Into the Light
Two summers ago, the Oregon Bach Festival orchestra, chorus, and soloists presented the premier of Sven-David Sandström’s Messiah, a commission based on Handel’s work of the same name. Present and active throughout the Festival, Sandström attended rehearsals, tweaked the score, presented talks and participated in symposia. He is a cordial, engaging man, eager to talk about his craft and his background; we participants enjoyed his residency. At one point, in speaking of his compositional procedure, he mentioned, almost off-handedly, that, as a Swede, he had been privileged, throughout his career, to have at his immediate disposal the finest choirs in the world, who could sing anything he threw at them. I say off-handedly, because it has become almost a cliché, in the realm of serious choral music, to refer to the “Swedish Choral Miracle”-- the development, since World War II, of a phenomenally high-level choral culture, based in Sweden but spreading throughout the Scandinavian countries and east to Finland and the Baltic republics. Sandström’s Messiah proved to be very difficult for everyone involved; but the composer never apologized, never offered to rewrite anything to aid performance: he knew that, if we couldn’t handle the work, choirs back home in Europe could.
Many reasons come to mind for the existence of this pocket of choral excellence: the region’s relative isolation and strong drive toward various expressions of nationalism; historically high rates of literacy; the prevalence of good choral music in the Lutheran church; Sweden’s relatively wealthy, unscathed emergence from the war, and subsequent egalitarian distribution of that wealth; the phonetic structure, especially of the Nordic languages; an inspiring natural landscape; the seriousness and high level of personal discipline and community involvement amongst the populations. Something about this combination of elements, inspired by strong individuals such as conductor and teacher Eric Ericsson, inspired, and continues to inspire, singers, conductors, composers, to produce work of mind-bending competence and difficulty, and often of great beauty.
In general, Scandinavian and Baltic choral music has a neo-romantic tonal base, though it often ventures very far from this base. Generally (entirely, in Chorale’s program) it is performed a cappella, and consequently requires a narrow tonal focus from all singers, to accomplish intricate harmonic changes clearly. A “boyish” sound, however, is not desirable: singers are from time to time asked to sing with a fuller sound, and the sopranos and altos to utilize a characteristically “feminine” timbre. Mostly-- singers are to sing with great discipline, and to bury their own vocal quality in the cool, somewhat impersonal texture characteristic of the music. When not at its best, the sound—the entire approach—can become, frankly, boring: a perfect, bland surface, which becomes tiresome. At its best, though, this music, like all Northern art, contrasts light and dark, warm and cold, high and low, with a vocabulary which suggests much that is unsaid-- almost a musical representation of the chilly blond beauty of Alfred Hitchcock’s favorite actresses, implying far more than they at first seem; beauty and danger in at least equal parts.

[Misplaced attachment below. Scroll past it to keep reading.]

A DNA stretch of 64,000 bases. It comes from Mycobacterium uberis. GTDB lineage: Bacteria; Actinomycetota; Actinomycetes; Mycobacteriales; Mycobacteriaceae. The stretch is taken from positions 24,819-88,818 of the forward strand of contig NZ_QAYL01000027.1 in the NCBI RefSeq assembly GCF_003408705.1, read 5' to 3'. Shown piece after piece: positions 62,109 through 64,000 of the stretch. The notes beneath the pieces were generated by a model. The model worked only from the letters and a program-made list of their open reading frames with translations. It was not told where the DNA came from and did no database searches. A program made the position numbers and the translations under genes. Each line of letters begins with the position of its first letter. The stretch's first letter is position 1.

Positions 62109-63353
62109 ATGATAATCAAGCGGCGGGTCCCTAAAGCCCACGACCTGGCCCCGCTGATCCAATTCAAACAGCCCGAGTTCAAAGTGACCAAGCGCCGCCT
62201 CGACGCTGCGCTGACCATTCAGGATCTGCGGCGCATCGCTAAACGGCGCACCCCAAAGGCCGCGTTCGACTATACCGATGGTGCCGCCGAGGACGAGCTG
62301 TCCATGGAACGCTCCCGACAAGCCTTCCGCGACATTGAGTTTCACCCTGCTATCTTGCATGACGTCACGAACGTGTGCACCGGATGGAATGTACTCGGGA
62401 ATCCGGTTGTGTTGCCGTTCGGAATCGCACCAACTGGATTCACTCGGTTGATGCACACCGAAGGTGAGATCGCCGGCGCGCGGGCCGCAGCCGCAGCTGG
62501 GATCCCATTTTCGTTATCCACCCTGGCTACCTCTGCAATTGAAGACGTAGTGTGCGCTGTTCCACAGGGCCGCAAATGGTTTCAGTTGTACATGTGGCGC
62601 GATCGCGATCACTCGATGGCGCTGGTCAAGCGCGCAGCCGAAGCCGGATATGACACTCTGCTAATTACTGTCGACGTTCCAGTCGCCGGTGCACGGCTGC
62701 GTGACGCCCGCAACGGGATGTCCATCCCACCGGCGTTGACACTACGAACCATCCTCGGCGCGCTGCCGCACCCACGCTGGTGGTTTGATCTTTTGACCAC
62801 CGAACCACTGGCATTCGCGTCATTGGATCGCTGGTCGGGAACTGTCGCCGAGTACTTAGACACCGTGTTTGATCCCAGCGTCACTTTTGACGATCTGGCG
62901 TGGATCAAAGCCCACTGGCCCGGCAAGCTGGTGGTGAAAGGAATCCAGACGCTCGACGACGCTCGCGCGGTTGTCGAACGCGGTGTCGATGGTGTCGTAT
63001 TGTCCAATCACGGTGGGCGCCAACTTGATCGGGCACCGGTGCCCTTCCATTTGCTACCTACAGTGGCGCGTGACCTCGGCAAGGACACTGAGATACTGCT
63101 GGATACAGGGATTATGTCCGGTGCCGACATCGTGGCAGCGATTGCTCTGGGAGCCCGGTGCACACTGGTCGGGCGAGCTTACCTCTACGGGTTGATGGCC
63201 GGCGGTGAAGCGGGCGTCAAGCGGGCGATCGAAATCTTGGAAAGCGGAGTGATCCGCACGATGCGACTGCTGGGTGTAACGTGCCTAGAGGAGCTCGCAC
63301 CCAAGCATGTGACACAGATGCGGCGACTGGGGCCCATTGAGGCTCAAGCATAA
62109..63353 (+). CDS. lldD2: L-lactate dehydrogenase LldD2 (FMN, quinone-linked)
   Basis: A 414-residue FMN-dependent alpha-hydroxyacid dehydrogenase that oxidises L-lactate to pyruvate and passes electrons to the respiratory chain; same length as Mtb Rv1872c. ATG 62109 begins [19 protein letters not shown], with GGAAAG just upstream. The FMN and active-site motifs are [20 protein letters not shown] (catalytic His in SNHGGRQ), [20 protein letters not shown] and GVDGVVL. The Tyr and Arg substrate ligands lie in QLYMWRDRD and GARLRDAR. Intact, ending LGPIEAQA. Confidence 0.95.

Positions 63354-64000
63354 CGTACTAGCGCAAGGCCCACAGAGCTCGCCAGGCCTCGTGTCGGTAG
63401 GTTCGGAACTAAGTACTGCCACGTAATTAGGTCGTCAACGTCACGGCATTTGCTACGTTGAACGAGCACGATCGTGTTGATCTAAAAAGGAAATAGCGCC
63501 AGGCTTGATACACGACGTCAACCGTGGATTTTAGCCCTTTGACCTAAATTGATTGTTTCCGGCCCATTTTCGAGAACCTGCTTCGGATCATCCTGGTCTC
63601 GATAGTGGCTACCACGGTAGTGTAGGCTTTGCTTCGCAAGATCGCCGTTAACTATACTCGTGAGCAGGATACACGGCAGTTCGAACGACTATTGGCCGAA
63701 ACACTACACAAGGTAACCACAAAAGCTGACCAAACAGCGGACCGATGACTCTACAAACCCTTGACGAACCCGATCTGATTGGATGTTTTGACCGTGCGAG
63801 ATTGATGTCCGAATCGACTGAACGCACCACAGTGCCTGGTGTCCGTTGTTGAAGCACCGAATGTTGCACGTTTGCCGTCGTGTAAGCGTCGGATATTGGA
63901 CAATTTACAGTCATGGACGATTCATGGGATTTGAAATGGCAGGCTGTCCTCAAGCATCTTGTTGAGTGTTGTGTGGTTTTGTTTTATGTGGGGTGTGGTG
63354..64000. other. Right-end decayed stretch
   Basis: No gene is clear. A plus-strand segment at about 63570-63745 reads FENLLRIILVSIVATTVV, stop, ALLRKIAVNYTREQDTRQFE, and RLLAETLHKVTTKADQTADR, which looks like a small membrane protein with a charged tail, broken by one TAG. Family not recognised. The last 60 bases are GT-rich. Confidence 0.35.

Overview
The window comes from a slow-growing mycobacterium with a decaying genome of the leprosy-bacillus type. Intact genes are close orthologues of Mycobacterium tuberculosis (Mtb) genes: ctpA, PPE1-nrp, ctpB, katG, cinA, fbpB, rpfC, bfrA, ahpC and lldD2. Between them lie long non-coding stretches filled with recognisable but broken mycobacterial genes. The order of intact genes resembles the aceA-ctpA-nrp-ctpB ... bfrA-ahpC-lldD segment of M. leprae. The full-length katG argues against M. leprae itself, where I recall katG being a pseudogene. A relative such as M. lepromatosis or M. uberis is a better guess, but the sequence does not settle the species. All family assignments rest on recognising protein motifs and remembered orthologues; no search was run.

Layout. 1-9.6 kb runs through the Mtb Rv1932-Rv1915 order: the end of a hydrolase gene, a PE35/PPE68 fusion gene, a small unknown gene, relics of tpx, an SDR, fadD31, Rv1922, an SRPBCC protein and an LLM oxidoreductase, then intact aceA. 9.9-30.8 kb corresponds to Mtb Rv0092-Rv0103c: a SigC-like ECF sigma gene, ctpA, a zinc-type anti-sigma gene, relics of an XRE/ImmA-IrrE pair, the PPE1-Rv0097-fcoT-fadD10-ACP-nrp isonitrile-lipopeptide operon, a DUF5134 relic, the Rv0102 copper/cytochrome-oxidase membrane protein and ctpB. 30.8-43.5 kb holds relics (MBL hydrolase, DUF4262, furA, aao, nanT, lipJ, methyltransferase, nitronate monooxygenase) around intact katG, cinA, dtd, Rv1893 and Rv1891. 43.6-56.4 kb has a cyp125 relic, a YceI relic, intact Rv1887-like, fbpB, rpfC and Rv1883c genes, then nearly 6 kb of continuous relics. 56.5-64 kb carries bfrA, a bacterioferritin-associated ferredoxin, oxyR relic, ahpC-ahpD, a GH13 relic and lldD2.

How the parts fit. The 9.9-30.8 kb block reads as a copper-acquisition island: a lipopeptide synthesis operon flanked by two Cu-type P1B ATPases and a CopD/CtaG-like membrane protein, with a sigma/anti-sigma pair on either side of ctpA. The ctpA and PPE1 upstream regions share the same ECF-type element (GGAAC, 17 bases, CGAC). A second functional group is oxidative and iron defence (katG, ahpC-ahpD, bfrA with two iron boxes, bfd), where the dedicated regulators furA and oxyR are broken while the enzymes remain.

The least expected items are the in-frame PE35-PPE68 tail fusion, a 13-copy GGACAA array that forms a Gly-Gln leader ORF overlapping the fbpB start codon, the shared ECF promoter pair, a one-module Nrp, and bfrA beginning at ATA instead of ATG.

This is our program, at least at this point, August 1:
Edvard Grieg; Fire Salmer, Opus 74
1. Hvad es du dog skjön
2. Guds Sön har gjort mig fri
3. Jesus Kristus er opfaren
4. I Himmelen
Nils Lindberg: Den signade dag
Bach/Nystedt/Sandström: Komm süsser Tod
Jan Sandström: Gloria
Otto Olsson: Jesu dulcis memoria
Knut Nystedt: Audi
Knut Nystedt: O crux
Einojuhani Rautavaara: from Vigilia
Arvo Pärt: Bogoroditse Djevo
Urmas Sisask: Benedictio
A challenging program for us, though all of it unimpeachably beautiful music. I’ll write more about it once our rehearsals commence (September 7) and I hear how it sounds. Concerts November 18 (Hyde Park Union Church) and November 19 (St. Vincent DePaul, in Lincoln Park).